RAPPEL FAILURE—INADEQUATE ANCHOR SETUP, INADEQUATE EQUIPMENT
Alberta, Lake Louise, Rack of the Lake Crag
On October 6, a climber was being lowered by her partner in order to retrieve her protection slings after leading the route “Top Gun” (5.7). After descending about 15 meters, she reached the lower-angled section of the climb and removed the last runner. A short distance below that, she fell five meters to the ground, suffering a deep puncture wound to the lower back, and a fractured tailbone. She was treated for her injuries and flown out by helicopter, by the Banff Warden Service and paramedics.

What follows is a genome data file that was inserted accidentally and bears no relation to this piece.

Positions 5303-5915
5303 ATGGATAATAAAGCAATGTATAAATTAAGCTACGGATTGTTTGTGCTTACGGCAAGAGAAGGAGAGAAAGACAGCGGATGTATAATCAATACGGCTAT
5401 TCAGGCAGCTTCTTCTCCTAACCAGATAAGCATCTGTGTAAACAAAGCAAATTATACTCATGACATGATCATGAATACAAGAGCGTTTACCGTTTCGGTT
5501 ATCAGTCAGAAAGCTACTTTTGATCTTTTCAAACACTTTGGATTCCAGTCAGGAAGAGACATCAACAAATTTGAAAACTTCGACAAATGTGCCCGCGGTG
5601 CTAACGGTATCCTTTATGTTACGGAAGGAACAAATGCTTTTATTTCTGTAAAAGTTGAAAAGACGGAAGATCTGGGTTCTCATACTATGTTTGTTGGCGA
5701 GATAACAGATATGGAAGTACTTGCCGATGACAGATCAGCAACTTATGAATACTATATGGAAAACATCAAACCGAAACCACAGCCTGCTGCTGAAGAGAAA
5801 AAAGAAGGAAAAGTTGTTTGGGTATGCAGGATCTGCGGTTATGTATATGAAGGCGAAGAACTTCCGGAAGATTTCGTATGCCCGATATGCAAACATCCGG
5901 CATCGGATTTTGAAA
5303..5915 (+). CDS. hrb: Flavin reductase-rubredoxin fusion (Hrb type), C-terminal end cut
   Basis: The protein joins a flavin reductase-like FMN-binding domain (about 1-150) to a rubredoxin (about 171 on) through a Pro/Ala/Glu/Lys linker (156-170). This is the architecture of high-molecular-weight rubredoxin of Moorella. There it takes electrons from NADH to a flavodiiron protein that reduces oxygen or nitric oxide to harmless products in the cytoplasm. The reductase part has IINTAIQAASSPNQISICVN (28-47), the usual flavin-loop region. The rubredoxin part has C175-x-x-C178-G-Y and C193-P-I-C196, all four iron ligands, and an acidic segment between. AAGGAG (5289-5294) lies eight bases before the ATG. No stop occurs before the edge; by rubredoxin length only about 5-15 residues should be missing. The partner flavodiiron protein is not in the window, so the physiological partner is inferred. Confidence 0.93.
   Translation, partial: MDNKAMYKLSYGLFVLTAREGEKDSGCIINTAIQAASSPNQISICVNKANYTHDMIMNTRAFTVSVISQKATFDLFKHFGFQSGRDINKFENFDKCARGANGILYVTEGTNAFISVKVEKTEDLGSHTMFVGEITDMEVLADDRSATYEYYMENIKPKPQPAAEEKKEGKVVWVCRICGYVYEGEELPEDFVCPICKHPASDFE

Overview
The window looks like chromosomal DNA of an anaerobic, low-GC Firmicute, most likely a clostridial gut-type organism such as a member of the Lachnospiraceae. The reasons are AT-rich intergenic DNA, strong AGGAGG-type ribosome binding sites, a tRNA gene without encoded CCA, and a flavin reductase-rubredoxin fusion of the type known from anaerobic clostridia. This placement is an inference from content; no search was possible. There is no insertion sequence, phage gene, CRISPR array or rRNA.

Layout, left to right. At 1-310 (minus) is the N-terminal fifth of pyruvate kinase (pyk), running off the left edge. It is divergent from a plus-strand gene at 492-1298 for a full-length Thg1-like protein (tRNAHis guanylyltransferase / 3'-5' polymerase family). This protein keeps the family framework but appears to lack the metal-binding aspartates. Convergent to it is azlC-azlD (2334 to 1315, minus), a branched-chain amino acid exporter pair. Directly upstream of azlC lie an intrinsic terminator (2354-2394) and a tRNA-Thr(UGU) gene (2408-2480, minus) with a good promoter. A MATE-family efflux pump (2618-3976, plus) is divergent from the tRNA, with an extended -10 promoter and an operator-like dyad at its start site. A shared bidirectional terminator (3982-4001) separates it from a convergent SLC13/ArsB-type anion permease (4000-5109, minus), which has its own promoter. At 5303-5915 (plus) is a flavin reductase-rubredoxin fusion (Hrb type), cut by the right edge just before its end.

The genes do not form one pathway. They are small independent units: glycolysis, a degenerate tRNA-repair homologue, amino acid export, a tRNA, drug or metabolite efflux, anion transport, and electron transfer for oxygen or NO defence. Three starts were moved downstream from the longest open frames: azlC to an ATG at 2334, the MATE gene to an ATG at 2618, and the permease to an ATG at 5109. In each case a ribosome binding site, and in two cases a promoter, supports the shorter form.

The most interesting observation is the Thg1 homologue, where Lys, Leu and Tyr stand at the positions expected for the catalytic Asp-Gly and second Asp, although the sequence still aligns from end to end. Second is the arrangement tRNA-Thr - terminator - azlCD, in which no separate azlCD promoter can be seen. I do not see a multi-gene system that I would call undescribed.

The master point at the anchor was a steel, marine-type non-locking carabiner. The victim had clipped her rope in to it for lowering. Upon reaching the easier-angled rock, she may have partly unweighted the rope. It appears that the rope or the anchor carabiner changed position, and the rope ran across the gate of the carabiner and unclipped from it. A carabiner has the advantage that the climber does not have to untie to pass the rope through it, but as in various other situations, a single non-locking carabiner should be considered inadequate as the only point of attachment, as the potential exists for the rope to unclip itself. (Source: Marc Ledwidge, Banff National Park Warden Service)